There is a provincial land transfer tax applicable to all land (https://www.fin.gov.on.ca/en/tax/ltt/) and a municipal land transfer tax for property within the City of Toronto boundary (https://www.toronto.ca/services-payments/property-taxes-utilities/municipal-land-transfer-tax-mltt/).

Ontario LTT Rebate:

As of January 1, 2017, no land transfer tax will be payable by qualifying first‑time purchasers (similar definition as below) on the first $368,000 of the value of the consideration for eligible homes. First-time purchasers of homes greater than $368,000 would receive a maximum refund of $4,000.

MLTT Rebate:

For conveyances and dispositions of beneficial interest in land of an eligible home on or after March 1, 2017, and a rebate of up to $4,475.00. The definition of a first-time purchaser is:

  • the purchaser is at least 18 years of age
  • the purchaser must occupy the home as their principal residence no later than nine months after the date of the conveyance or disposition
  • the purchaser cannot have previously owned a home, or had any ownership interest in a home, anywhere in the world, at any time
  • if the purchaser has a spouse, the spouse cannot have owned a home, nor had any ownership interest in a home, anywhere in the world while they were the purchaser’s spouse, and:
  • the purchaser is a Canadian citizen or permanent resident of Canada. If the purchaser becomes a Canadian citizen or permanent resident within 18 months of the transfer, they may apply for and may qualify for the rebate

Since April 21, 2017, Ontario also has a Non-resident Speculation Tax of 15% on residential property acquired by individuals who are not citizens or permanent residents of Canada or by a foreign corporations and taxable trustees. This tax is applicable to property within the Greater Golden Horseshoe Region (Toronto & southern Ontario). (https://www.fin.gov.on.ca/en/bulletins/nrst/)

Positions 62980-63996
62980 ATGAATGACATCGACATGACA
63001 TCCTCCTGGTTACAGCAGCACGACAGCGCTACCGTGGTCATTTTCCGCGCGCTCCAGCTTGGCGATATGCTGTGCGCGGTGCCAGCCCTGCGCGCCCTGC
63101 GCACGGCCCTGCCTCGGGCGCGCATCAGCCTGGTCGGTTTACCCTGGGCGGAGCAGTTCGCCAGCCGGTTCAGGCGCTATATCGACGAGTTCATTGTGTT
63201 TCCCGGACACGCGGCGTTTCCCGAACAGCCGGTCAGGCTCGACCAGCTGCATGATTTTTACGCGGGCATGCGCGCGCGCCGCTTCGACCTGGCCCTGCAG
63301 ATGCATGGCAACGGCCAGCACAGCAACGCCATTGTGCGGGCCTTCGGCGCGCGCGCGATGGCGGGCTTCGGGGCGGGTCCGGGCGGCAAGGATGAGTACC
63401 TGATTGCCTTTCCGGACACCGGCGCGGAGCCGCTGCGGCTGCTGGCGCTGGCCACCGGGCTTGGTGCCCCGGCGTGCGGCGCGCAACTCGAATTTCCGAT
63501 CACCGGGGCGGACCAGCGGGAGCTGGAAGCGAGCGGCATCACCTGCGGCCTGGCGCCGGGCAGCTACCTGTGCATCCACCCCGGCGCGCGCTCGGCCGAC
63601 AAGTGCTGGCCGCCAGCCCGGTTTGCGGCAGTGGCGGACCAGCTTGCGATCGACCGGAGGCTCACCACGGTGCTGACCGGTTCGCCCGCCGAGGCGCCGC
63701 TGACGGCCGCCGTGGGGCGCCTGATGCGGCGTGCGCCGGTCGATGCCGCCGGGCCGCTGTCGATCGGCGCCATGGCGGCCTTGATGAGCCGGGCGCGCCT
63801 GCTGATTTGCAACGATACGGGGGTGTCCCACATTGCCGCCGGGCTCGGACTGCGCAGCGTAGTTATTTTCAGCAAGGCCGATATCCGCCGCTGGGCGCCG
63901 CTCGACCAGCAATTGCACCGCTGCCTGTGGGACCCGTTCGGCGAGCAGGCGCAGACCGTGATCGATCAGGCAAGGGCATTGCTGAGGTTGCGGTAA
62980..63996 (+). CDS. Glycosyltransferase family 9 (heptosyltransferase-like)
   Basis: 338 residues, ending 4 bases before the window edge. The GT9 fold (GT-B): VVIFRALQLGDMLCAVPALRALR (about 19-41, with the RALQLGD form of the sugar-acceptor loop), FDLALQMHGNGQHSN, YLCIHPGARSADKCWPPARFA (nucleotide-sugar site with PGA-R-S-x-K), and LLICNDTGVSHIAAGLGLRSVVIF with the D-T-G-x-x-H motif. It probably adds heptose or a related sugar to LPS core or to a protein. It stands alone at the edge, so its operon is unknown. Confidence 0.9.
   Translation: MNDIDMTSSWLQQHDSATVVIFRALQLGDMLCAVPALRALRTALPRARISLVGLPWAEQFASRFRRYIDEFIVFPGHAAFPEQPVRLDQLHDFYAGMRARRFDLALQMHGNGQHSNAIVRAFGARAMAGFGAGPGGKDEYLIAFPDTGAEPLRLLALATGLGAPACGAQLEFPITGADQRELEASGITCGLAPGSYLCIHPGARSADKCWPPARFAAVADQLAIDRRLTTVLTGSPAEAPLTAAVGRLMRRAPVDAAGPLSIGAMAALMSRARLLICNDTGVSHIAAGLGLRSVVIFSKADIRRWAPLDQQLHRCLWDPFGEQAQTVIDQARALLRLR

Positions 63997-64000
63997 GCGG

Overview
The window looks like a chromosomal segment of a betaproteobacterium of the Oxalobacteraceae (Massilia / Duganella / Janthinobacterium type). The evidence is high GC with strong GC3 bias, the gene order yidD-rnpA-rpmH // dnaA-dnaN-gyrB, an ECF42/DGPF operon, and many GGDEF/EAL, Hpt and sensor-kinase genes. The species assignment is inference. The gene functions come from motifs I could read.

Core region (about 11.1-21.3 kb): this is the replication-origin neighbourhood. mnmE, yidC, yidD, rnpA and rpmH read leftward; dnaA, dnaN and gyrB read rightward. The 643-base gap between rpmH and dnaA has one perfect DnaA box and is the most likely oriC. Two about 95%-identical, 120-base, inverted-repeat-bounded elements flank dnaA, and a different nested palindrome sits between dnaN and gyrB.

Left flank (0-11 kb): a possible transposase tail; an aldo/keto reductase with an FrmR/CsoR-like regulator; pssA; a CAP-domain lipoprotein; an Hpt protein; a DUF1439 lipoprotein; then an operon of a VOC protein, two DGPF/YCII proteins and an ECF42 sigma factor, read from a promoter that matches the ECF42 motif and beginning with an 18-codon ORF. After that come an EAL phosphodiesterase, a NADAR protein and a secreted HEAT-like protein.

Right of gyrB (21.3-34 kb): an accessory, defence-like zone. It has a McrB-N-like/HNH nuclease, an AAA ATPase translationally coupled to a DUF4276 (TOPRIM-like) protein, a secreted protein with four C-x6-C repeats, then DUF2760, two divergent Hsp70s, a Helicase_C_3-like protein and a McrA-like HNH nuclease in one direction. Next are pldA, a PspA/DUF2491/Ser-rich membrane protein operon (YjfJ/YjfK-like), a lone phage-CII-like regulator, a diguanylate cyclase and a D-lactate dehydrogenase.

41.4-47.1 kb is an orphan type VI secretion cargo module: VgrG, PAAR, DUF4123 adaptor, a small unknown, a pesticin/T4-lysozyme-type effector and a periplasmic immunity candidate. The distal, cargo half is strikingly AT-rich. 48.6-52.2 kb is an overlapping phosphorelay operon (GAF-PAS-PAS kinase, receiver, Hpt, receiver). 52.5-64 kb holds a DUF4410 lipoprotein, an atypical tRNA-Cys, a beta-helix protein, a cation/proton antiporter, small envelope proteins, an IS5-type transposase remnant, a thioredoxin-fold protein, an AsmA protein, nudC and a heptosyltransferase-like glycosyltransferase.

When you acquire land or a beneficial interest in land, you pay land transfer tax to the province when the transaction closes. The electronic registration system calculates and transfers the tax from the lawyer’s bank account when the documents are submitted for registration.

Land transfer tax is normally based on the amount paid for the land, in addition to the amount remaining on any mortgage or debt assumed as part of the arrangement to buy the land.

In some cases, land transfer tax is based on the fair market value of the land, such as in the following examples:

  • transfer of a lease with a remaining term that can exceed 50 years
  • transfer of land from a corporation to one of its shareholders, or
  • transfer of land to a corporation, if shares of the corporation are issued.

If an agreement of purchase and sale is entered into after November 14, 2016, and registration or the disposition occurs on or after January 1, 2017, the tax rates on the value of the consideration are as follows:

  • amounts up to and including $55,000: 0.5%
  • amounts exceeding $55,000, up to and including $250,000: 1.0%
  • amounts exceeding $250,000, up to and including $400,000: 1.5%
  • amounts exceeding $400,000: 2.0%
  • amounts exceeding $2,000,000, where the land contains one or two single family residences: 2.5%.

Toronto LTT:

For all conveyances and unregistered dispositions of beneficial interest in land made on or after March 1, 2017.

For property containing at least one, and not more than two, single family residences with a consideration value of:

  • Value of ConsiderationMLTT Rate
  • Up to and including $55,000.000.5%
  • $55,000.01 to $250,000.001.0%
  • $250,000.01 to $400,000.001.5%
  • $400,000.01 to $2,000,000.002.0%
  • Over $2,000,000.002.5%

For all other non-single family residences with a consideration value of:

  • Value of ConsiderationMLTT Rate
  • Up to and including $55,000.000.5%
  • $55,000.01 to $250,000.001.0%
  • $250,000.01 to $400,000.001.5%
  • Over $400,000.002.0%